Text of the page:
Imagine a game where all you do on the first level is steer the character through a boring, ordinary day with nothing more than a whiff of the action to come. Imagine actually nudging the arrow keys to make the game character walk down the hall, mouse-click a locker to open it, etc. It’s inconceivable, but it’s all too easy for writers to do this. They set up the world with “ordinary day,” hoping that wit and/or voice will carry readers along until [inciting incident]. I fall into this trap myself, and the truth is that my [inciting incidents] often do not require immediate attention. And I think that’s OK, too, but there has to be something for the character to DO, a challenge to be met, an object to be found, etc. (Glowing fungi in the woods? OK, but first comes the football game… you get what I mean).

Games reward their characters with new powers and assets, then level up to new challenges that require the new skills and inventory. Books can do this, too. Other writers–far more successful ones than me–are brilliant at it, The Hunger Games is a text book on scaffolded plotting. I struggle with it, and I can let myself off the hook by saying that real world challenges are not so tidy, but there’s something to be said for paying off readers as they go, of keeping up momentum.

Over the years I’ve started many projects that faltered, and that’s usually why. I have brooded for weeks or even months on characters and their relationships, but they don’t want anything concrete or short-term, and they don’t have much to DO. In a video game world they would be wandering aimlessly, looking for objects that aren’t there, finding things they can’t use. It just doesn’t work. I think you have to respect the creative process as well. It shouldn’t be all strategic, and plenty of great books would make crappy games. But I do think there’s something helpful about thinking of how “playable” a book is, visualizing the protagonist in pixels and asking myself, if this was a game, if readers had control of this character right now, would they know what to do?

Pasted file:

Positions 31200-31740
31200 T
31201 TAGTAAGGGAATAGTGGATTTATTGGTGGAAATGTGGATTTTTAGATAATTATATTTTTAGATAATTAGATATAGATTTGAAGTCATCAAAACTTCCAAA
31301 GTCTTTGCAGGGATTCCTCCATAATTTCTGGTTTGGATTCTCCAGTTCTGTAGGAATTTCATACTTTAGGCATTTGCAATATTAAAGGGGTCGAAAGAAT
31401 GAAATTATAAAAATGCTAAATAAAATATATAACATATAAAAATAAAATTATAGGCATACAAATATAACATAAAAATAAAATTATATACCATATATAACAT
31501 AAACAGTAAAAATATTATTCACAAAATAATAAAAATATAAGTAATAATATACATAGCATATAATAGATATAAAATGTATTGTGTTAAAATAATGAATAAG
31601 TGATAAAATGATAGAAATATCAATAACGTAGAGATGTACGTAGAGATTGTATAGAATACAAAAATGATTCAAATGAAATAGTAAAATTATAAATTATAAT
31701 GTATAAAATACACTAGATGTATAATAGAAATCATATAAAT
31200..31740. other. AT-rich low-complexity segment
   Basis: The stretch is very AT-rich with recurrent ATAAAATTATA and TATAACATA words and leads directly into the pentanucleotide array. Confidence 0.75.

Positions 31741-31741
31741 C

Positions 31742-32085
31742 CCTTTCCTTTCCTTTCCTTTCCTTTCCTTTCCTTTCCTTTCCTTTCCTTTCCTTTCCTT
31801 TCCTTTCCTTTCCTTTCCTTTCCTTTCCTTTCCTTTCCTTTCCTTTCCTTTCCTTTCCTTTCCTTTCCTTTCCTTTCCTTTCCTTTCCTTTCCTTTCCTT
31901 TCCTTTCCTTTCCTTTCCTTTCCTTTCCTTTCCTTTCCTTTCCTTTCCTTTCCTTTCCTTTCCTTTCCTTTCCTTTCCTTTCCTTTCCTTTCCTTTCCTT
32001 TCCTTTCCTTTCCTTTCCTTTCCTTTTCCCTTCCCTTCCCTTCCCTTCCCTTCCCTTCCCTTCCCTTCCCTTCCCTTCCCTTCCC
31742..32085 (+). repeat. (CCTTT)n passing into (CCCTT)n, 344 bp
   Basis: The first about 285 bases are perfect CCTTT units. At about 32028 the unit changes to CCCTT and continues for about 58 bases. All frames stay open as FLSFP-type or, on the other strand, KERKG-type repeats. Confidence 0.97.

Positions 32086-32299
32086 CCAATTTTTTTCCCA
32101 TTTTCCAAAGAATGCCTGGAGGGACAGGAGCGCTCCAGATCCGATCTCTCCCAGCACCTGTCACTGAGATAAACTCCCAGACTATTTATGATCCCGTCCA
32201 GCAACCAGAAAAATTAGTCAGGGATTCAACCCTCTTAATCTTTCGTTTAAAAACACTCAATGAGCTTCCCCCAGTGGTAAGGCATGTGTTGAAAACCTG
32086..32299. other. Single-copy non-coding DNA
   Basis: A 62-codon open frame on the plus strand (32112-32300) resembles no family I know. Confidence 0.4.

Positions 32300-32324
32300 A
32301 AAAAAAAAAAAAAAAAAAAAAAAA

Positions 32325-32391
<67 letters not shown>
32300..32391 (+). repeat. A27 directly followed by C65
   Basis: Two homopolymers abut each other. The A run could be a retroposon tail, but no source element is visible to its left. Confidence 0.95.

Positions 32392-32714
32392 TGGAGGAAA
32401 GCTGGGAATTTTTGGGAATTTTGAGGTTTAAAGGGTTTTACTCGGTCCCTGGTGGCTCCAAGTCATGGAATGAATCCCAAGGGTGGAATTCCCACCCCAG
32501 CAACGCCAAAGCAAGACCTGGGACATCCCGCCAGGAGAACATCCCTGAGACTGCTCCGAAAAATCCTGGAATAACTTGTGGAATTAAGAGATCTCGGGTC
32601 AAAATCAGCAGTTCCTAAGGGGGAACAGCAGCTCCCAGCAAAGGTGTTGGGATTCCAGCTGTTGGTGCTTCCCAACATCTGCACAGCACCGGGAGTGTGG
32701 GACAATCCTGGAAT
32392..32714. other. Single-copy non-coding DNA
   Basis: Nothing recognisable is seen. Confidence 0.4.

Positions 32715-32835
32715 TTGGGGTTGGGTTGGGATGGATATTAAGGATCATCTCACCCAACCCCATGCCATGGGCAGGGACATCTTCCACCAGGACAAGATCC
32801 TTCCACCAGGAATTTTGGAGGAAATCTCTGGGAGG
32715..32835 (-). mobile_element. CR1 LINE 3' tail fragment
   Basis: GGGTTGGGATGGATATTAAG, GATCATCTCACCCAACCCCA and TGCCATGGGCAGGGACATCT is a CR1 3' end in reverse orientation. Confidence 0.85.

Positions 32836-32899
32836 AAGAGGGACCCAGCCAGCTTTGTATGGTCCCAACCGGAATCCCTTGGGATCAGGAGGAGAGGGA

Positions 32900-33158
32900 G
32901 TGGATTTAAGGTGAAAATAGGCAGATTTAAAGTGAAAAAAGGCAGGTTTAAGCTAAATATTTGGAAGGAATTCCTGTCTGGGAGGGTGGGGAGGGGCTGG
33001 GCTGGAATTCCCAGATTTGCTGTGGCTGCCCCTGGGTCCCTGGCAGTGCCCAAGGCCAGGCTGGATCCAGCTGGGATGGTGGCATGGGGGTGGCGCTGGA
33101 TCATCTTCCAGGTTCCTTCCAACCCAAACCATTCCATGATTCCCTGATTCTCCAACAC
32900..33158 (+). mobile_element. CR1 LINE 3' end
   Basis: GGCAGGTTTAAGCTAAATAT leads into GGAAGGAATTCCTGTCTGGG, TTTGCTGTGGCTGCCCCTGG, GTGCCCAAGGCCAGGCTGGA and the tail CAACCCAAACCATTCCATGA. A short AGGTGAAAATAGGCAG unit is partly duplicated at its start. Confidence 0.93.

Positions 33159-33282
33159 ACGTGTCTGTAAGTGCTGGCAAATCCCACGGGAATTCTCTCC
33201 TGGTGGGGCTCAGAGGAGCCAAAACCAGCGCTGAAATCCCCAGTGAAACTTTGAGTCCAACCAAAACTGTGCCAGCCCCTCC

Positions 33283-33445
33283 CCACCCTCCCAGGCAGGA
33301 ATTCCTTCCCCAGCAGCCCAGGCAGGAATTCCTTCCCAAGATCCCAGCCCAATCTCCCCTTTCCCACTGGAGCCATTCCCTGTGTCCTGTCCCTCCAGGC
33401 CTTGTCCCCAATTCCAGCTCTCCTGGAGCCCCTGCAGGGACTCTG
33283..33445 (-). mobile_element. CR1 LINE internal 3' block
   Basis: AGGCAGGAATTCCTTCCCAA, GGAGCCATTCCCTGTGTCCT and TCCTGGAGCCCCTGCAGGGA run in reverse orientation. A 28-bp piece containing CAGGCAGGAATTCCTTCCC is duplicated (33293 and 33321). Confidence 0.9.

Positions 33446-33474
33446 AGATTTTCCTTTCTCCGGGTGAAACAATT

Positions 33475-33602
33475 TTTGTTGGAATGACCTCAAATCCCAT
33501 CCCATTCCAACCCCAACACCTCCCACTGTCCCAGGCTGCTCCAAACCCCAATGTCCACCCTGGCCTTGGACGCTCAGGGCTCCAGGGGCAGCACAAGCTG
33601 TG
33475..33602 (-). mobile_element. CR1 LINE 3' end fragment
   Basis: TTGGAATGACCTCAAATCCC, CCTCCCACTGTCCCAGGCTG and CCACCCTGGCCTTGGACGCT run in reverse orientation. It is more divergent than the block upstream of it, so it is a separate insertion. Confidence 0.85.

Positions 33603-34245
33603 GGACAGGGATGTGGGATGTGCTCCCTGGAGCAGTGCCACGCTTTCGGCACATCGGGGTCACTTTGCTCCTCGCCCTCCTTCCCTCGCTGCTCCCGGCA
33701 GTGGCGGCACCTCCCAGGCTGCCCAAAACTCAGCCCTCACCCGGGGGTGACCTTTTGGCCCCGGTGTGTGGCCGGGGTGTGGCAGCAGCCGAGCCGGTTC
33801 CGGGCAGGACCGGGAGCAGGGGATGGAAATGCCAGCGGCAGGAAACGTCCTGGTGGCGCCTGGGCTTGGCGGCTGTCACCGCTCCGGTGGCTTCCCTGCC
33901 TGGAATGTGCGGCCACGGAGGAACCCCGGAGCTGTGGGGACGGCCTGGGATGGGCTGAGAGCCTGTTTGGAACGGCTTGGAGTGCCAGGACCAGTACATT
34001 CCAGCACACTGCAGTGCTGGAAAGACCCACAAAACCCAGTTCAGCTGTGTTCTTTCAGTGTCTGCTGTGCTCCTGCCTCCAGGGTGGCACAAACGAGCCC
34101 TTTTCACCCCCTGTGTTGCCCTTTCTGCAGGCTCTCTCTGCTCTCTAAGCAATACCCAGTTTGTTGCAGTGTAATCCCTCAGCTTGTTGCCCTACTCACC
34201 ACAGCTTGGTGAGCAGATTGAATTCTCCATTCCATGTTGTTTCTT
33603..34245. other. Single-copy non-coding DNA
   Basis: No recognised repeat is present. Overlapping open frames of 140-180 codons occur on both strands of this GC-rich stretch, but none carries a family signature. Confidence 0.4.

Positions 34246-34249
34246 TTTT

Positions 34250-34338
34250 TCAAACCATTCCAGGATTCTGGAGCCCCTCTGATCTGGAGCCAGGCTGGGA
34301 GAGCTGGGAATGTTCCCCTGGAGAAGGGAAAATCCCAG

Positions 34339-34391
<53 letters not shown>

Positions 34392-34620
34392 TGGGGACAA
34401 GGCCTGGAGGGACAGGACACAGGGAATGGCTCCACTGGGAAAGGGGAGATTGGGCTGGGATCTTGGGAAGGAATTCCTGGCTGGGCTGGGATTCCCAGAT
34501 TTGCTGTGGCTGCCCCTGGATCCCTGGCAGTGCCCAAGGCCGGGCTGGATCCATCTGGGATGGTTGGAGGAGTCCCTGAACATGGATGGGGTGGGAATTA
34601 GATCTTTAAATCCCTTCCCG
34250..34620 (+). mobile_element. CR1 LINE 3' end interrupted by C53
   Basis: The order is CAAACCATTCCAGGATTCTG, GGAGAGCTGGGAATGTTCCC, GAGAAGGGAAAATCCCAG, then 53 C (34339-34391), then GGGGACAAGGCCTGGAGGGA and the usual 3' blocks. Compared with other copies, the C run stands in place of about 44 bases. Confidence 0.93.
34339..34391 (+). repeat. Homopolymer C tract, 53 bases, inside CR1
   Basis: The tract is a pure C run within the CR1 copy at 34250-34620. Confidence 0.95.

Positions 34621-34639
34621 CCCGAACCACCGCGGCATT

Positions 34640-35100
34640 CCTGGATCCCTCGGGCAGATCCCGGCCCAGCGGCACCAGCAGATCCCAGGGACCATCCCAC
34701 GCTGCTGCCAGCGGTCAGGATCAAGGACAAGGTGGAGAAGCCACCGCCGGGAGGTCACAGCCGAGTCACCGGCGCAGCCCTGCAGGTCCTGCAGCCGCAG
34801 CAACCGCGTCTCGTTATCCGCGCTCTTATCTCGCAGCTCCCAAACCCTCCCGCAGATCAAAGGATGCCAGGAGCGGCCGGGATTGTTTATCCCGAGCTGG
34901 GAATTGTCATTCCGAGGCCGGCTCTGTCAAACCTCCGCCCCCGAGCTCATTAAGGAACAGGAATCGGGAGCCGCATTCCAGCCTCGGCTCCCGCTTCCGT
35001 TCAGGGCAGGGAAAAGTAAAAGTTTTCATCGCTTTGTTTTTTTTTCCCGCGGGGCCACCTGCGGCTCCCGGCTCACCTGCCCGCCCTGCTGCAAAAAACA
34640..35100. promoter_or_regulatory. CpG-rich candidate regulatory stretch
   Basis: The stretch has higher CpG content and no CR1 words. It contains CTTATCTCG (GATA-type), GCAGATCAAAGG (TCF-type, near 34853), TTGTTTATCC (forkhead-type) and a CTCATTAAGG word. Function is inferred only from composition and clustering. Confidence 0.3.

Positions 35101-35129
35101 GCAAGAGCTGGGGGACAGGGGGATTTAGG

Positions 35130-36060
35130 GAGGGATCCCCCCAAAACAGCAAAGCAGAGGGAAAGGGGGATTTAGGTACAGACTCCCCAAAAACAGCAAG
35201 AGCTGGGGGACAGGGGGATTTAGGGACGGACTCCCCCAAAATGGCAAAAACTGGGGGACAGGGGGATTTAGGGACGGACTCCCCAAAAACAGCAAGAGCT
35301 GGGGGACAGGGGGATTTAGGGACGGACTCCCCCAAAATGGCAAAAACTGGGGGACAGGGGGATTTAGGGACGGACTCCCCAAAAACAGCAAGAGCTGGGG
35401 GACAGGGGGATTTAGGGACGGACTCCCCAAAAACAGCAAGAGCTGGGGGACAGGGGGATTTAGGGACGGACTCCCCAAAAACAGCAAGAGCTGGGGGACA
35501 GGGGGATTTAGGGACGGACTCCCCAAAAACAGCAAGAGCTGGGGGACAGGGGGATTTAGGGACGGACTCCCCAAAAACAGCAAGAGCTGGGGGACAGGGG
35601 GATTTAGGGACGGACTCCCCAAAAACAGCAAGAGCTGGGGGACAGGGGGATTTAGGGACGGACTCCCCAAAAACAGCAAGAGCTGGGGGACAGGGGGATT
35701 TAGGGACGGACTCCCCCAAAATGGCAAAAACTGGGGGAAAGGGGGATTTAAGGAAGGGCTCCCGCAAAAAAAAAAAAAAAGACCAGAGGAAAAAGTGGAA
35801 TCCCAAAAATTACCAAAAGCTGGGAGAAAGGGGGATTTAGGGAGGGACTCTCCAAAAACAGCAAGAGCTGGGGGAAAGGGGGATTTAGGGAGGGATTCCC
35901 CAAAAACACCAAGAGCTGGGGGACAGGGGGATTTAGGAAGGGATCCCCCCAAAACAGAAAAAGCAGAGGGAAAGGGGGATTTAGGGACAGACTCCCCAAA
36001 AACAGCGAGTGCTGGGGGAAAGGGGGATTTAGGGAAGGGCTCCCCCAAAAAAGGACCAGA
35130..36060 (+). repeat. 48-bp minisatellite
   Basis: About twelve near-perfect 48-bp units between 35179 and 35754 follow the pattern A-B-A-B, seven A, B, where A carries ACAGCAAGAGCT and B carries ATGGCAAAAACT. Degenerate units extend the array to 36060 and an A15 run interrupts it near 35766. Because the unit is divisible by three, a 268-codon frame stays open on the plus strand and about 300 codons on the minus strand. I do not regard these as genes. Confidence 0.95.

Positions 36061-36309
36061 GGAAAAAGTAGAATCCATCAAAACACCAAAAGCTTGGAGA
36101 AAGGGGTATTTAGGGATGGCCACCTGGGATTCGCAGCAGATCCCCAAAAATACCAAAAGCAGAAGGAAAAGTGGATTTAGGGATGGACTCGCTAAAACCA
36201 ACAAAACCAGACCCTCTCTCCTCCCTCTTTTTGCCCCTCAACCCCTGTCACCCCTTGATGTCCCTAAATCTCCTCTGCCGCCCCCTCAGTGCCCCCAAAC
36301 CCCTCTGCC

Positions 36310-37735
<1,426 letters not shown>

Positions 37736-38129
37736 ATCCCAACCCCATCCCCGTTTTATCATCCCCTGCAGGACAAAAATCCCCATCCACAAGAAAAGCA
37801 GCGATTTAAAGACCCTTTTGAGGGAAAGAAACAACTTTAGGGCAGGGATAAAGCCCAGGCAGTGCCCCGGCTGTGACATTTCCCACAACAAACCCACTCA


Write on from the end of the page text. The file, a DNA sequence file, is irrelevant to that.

William Stafford Turns 100

If I was a better man and a better writer I would try to be William Stafford, who got all the words right and lived well and set a good example. Most people hate poetry, or don’t know anything about it — they imagine effete cloud-like wanderers among daffodils, finding new rhymes and anapests strewn about like worm dirt. They don’t know how poetry can quiet an over-busy mind, offer an image or an idea that distracts you from the distractions, reminds you what is worth thinking about, liberates you from the mundane. I can open Stafford to any page and find something wonderful. For example:

Kids
They dance before they learn
there is anything that isn’t music.

Stafford has two poems that are frequently anthologized, so if you took a literature class in college you probably listened to the blowhard at the back of the class (e.g., me) “explain” what Stafford meant by his only swerving in a poem about a dead deer, or waited through the painful silence of a class perplexed by a poem’s central question — what is the poem not doing? Those are good poems, but you need to know who Stafford is before you can understand his swerving or why matters. You have to know Stafford, and possibly be a writer, to grasp the full impact of what that poem hasn’t done.

If I had to pick one to anthologize, myself, it would be this one.

The Way It Is

There’s a thread you follow. It goes among
things that change. But it doesn’t change.
People wonder about what you are pursuing.
You have to explain about the thread.
But it is hard for others to see.
While you hold it you can’t get lost.
Tragedies happen; people get hurt
or die; and you suffer and get old.
Nothing you do can stop time’s unfolding.
You don’t ever let go of the thread.

What more can I advise young people than that: Don’t ever let go of the thread. It’s too big an idea to be kept in a poetry class. I’m going to start inscribing it in my books.

I used to live pretty close to where Stafford was from, in Western Kansas, and probably visited half the towns he lived in as his family scrabbled about during the Depression. I can visualize his poems about growing up. Just living there was a career, he said. He knew what it was like to have seasons instead of history. He knew what it was like to make hay and be hungry, how it felt to be up at dawn and hold his hands up to the sun. He knew all that, and he never forgot. 

If only my father could hold me forever, and the world/stay still—

He is anchored to the soil and his past, with his eyes to the sky and the future. He realizes profound things, but he knows that the truth is soft, that the biggest truths are hard to believe. 

[W]ell, Right has a long and intricate name./And the saying of it is a lonely thing.

He is no longer with his, but a happy one hundredth to Mr. Stafford, who thought hard for us all and held on to the thread.